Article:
Uganda Land Commission must return our land, under fire NARO pleads, begs parliament to intervene

Last week, the National Agricultural Research Organisation was in the spotlight over a discrepancy of over Shs1.3 billion in the organisation's 2021/2022 financial year budget.

The National Agricultural Research Organization (NARO) has appealed to lawmakers to intervene in ensuring that the Uganda Land Commission (ULC) hands over land belonging to the organization.

The NARO Secretariat made the plea while appearing before the Public Accounts Committee on Commissions, Statutory Authorities and State Enterprises (COSASE) on Tuesday, 22 August 2023 to respond to the Auditor General’s report for the 2021/2022 financial year.

According to NARO, the organization owns 12,000 hectares of land through 16 public agricultural research institutes across the country with but majority of the land titled under ULC.

NARO’s legal officer, Timothy Kakembo, said that as a result, ULC has issued titles to private developers on land owned by NARO.

“Every year, the government allocates resources to NARO to make massive investments in billions of shillings on this land. Unfortunately, NARO does not have ownership,” he said.

Kakembo added that as long as the land titles are under the ULC, with NARO as a restricted user, it does not give the organization clout to assert its proprietary ownership.

“We, therefore, request that this committee moves the Uganda Land Commission to issue transfer instruments to NARO. How I wish we would have these titles exclusive in the names of NARO,” he said.

Prof. Justus Rutaisire, NARO’s former Director of Research, said that the organization has been engaging ULC for the past 10 years to transfer the land titles into the organization’s name, but in vain.

“ULC agreed to give NARO leasehold for 99 years and we went ahead to follow their letter and submitted all the paperwork for the titles to be transferred into the name of NARO,” said Rutaisire.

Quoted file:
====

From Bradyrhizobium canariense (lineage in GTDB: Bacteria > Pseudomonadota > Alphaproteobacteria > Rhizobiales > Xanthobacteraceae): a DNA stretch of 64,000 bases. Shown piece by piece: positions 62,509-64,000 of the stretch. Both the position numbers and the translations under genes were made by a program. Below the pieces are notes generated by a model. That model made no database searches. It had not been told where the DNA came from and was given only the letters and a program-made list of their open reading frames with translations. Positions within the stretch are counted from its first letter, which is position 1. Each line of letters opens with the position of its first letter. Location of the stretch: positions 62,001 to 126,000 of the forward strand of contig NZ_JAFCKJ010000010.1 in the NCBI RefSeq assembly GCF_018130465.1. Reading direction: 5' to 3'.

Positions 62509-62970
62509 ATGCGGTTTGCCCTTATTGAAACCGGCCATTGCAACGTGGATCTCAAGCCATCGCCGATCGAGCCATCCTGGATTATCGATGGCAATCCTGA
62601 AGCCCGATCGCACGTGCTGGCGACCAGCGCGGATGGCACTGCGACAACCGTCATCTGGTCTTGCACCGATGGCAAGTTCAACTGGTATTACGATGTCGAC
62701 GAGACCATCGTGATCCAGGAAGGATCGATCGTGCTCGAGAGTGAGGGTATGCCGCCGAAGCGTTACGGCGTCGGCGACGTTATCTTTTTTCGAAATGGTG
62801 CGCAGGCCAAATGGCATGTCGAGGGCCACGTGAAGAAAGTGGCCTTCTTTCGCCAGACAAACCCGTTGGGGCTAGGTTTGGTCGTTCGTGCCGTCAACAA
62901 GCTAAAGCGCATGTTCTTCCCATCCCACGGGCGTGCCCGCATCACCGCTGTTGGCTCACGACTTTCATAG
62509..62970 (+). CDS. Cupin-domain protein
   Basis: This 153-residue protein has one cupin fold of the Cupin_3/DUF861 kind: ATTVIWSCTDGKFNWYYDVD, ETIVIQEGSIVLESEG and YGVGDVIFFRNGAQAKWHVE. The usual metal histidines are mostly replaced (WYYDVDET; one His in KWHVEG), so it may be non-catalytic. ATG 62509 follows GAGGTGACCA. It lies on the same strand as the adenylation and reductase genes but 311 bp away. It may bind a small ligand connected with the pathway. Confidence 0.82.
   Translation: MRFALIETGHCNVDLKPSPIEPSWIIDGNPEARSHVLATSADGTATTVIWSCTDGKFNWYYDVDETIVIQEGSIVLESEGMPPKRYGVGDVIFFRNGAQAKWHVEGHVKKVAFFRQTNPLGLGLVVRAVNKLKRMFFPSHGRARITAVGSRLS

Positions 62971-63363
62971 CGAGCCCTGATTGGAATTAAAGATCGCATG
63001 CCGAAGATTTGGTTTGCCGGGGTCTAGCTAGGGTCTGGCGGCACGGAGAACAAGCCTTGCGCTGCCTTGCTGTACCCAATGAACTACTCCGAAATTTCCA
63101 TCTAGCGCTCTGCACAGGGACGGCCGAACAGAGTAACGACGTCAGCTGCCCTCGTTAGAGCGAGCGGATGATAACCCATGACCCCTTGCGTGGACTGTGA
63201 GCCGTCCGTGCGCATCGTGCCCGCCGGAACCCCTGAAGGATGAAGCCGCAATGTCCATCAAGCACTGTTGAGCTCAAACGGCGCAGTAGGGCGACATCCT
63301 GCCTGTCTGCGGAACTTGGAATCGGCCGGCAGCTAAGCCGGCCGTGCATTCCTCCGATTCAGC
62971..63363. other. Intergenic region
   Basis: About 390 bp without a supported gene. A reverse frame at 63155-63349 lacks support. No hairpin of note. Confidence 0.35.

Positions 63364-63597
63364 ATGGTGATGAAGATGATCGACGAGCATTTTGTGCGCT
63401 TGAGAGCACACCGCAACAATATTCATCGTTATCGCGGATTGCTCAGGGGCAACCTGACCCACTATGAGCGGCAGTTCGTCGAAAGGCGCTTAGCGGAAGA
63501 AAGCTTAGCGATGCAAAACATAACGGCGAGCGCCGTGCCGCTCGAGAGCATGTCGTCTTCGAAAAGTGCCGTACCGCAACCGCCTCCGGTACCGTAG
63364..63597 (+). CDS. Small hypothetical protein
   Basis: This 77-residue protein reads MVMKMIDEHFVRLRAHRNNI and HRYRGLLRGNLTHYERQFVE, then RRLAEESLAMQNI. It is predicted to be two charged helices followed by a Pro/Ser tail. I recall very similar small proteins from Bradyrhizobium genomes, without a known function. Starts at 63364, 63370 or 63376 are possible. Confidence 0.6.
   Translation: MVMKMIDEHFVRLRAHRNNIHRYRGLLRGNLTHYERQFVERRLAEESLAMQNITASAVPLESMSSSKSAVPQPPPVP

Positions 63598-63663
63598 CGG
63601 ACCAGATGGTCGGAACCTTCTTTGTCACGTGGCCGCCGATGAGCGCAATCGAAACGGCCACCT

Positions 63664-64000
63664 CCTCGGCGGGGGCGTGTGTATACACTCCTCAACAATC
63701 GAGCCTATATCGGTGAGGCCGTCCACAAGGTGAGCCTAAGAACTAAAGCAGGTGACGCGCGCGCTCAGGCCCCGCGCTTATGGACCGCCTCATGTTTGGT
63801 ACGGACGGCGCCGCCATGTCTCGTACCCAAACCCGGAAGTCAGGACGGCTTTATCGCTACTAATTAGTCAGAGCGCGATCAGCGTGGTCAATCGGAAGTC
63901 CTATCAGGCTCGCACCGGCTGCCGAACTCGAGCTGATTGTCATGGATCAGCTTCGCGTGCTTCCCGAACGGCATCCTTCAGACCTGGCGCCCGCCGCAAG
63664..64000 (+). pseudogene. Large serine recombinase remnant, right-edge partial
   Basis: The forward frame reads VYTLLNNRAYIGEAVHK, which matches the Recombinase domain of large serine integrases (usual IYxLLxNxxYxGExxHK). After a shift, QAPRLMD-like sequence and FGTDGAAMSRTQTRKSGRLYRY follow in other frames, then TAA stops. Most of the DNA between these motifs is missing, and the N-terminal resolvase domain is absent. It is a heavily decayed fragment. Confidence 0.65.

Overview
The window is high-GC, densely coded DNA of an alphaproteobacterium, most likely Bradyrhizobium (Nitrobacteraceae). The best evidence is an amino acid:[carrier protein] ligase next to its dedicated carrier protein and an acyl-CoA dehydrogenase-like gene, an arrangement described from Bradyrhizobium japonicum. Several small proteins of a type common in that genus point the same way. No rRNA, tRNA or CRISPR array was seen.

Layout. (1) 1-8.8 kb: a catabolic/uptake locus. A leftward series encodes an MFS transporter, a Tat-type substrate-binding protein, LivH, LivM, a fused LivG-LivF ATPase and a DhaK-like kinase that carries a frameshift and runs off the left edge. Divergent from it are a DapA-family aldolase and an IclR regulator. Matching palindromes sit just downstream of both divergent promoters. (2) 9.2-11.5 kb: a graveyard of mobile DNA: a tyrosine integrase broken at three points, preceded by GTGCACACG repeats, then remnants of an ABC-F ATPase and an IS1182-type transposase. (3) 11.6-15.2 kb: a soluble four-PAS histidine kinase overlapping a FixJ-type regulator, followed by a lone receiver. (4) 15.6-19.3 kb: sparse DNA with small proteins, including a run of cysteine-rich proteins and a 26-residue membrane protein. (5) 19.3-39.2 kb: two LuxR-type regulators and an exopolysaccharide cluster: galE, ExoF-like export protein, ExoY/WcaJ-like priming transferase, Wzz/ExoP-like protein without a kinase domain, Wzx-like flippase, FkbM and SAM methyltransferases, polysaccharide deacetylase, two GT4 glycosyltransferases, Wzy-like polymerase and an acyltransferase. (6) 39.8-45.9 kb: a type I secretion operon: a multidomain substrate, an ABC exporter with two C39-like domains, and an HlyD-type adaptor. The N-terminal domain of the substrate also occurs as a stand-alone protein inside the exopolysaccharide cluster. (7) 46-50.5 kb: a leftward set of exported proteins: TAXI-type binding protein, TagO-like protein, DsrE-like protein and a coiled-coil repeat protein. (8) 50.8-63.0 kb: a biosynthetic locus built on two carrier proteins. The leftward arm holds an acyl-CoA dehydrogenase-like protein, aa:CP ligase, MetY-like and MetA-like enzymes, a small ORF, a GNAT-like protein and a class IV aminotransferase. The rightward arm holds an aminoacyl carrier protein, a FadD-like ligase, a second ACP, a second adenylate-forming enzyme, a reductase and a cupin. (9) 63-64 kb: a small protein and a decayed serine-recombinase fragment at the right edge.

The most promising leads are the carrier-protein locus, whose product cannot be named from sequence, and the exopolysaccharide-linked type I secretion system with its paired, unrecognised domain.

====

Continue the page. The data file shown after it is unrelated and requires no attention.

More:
Committee chairperson, Hon. Joel Ssenyonyi, said that the committee will look into the matter.

“We need to see how that issue gets resolved; NARO needs to get to a point where it owns its land,” Ssenyonyi said.

Worker’s representative, Hon. Charles Bakkabulindi, accused ULC of intentionally withholding the organisation’s titles, thereby causing court cases of multiple ownership.

“It is a trick by the Uganda Land Commission not to transfer these titles. NARO is a legal entity and should have land in its name. This committee should follow this up,” he said.

Hon. Nathan Itungo (Indp., Kashari South County) pointed out the need for the committee to support NARO in acquiring its titles.

“If you have a register of the land you own and you do not have land titles of that particular land, are you owning the land or not? We need to help NARO as far as ownership is concerned, otherwise we do not know whether you [NARO] are squatters or not,” said Itungo.

Bumali Mpindi (Indp., PWD) said that failure by NARO to acquire the land titles gives leeway to ULC to engage in land grabbing.

Last week, the National Agricultural Research Organisation was in the spotlight over a discrepancy of over Shs1.3 billion in the organisation’s 2021/2022 financial year budget.

According to the Auditor General’s report, Parliament allocated Shs107 billion to NARO but the organisation’s accountability reflected expenditure of Shs109 billion.

The Committee on Commissions, Statutory Authorities and State Enterprise’s lead counsel, and Bwamba County Member of Parliament, Richard Gaffabusa tasked NARO’s leadership to explain the origin of the excess funds.

“We note that you received more money than your approved budget and we find that in your financial statements and statement of appropriation account.

Your revised budget is shs107 billion but you got is Shs109 billion. You received Shs1.3 billion over and above the approved budget, how was this possible?” Gaffabusa asked.

In response, the Director of Finance at NARO, Julius Mununuzi, revealed that the organisation’s total budget was Shs110 billion which included non-tax revenue.

“When we receive money from the treasury, non-tax revenue is part of the recurrent budget. At planning, it is separated but on receipt of money from the Treasury, it is fused so there is no money received over and above the budget,” he said.

Gaffabusa however, said that the committee was only interested in the approved budget and questioned why the excess funds were not captured.

“The Shs110 billion includes the non-tax revenue; we are asking you that if the transfers received was Shs109 billion against your approved budget of Shs107 billion, how did you receive this money?” he asked.

Joyce Acan Okeny (NRM, PWD) tasked NARO to also present accountability for the excess funds.

“They are not showing us what the Shs1.3 billion did. We need to dig out and know what they used the money for,” she said.

The NARO’s Internal Auditor, Denis Owor, said that errors were made during the reconciliation of the figures and he requested more time to harmonise the figures.

“There could have been errors we did not come across. I beg that we are given time to go back and reconcile these figures,” he said.

Leave a Reply

Your email address will not be published.

Related Articles

Back to top button